10 Hard Hitting But Important Nanny Interview Questions

GUEST COLUMNSubmitted by Sandra McAubre

Asking difficult questions during an interview can be intimidating for both the parents who are asking the questions and the nanny candidates who are answering them. However, you are seeking a person who will be instrumental in the upbringing of your children and therefore you need to get the right answers to all the questions you ask, no matter how difficult they may be. Some of the important and hard hitting questions you may want to consider asking nanny candidates include:
  1. What do you do when you become angry with a child? – Obviously, it is critical that you know how your prospective nanny will handle anger towards your children. Even the best behaved children can, at times, test the mettle of a caretaker. How the caretaker responds is central.
  2. Will you consent to a pre-employment background screening? –If a candidate will not commit to a background check, this should be a red flag. When securing a background check, be aware that some background checks are only national or statewide and only cover felony offenses. Charges that are leveled and then dropped against someone will not show up in most generic background checks. You want to dig a little deeper and run county court checks to find out if there isanything in the person’s history that could have an impact on your children.
  3. What is your philosophy on discipline? – This is another very critical question to ask during the interview process. You want to know how candidates will handle disciplining your kids because it will come up from time to time. Your nanny’s philosophy in this area must be compatible with your own.
  4. What is your educational background? – This person will be responsible for the intellectual stimulation, as well as the general welfare, of your kids in your absence. Therefore, you will want someone who values education and educational pursuits, whether it’s reading to the little ones, engaging in creative play, pursuing musical interests, practicing everyday math, or experimenting with scientific exploration in the kitchen. A nanny who can contribute to the education of your children is a must.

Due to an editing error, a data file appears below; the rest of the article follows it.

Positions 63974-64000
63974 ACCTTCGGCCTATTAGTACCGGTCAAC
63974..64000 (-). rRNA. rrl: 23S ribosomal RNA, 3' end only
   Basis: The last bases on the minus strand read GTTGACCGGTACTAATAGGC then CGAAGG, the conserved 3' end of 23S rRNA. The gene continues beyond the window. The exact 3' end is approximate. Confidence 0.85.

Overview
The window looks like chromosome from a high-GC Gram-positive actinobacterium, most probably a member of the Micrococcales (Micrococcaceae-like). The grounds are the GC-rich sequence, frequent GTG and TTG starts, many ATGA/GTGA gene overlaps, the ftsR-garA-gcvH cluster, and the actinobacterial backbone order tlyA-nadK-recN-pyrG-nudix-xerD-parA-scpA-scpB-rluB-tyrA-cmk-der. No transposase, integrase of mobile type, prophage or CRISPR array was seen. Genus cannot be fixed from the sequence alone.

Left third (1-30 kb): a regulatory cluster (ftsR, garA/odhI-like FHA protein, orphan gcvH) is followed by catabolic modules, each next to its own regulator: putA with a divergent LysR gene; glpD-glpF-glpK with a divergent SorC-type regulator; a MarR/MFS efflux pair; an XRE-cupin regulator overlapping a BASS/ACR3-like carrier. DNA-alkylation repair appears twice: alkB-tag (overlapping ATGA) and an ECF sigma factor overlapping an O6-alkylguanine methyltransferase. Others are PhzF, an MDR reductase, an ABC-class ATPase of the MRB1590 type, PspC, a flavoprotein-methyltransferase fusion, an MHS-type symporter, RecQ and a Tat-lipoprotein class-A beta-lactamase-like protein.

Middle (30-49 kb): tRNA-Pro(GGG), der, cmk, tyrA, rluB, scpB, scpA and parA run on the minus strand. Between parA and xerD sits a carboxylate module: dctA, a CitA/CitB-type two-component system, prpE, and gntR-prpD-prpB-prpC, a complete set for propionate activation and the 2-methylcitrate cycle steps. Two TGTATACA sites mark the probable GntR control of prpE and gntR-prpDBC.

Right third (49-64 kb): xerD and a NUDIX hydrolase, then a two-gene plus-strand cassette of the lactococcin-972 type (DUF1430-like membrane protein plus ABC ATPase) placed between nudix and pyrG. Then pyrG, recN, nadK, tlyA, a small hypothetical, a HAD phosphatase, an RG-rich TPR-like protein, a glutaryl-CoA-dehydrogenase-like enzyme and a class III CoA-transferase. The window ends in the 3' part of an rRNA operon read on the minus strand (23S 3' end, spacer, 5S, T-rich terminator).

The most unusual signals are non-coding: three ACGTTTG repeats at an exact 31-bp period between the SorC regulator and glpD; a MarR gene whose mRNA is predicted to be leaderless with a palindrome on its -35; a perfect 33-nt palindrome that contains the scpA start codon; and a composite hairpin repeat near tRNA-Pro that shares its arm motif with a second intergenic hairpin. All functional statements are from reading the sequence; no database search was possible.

5. How have you handled sibling rivalry? – If you have more than one child then at some point your nanny will probably need to deal with sibling rivalry. How she has handled it in the past is something you will want to know.
  6. How have you handled a temper tantrum in public? – Even moms can have issues handling their kid’s temper tantrums in public. Will the nanny be firm or will she allow the child to have the upper hand? Exactly what would she do if your little one decided to fall down screaming in the middle of the store?
  7. Have you ever suspected anyone of abusing a child in your care? If so, what did you do? – This question allows you to find out how the candidate will handle serious situations. You want someone who will stand up and protect your kids; not someone who will turn their head and pretend that there is not a problem.
  8. Have you ever been in an emergency situation? How did you handle it? – Knowing that the person you are looking to hire can handle an emergency with quick thinking and a calm demeanor is vital. Should an emergency arise you don’t want someone who may panic and not be able to handle it.
  9. What would you do if my child told you something you knew I wouldn’t approve of? – As children get older, they may confide in the nanny and share things they may not feel comfortable sharing with their parents. You want to know how this person would handle such confessions.
  10. Are there any circumstances in your life that could affect our family’s safety? – This is a crucial question considering that very good and well qualified nannies can have people in their lives that pose a safety or security threat.
These are only some of the hard hitting questions you may want to ask during your nanny interview. As you formulate questions, remember that your paramount concern is how the nanny candidate is going to care for your children. Questions about the person’s background should be directly related to the impact on the care of your children. Put yourself in the candidate’s shoes and ask questions that are respectful of their privacy, but get to the heart of the matter, which is the quality of care that they will provide your children.


Manhattan Nanny said...

Numbers 1-9 are some good basic questions. I have never been asked #10. I would like to hear what moms and nannies think of that one. Is it realistic to expect an honest answer if the answer is yes? Would you be offended? Think the employer paranoid or classist?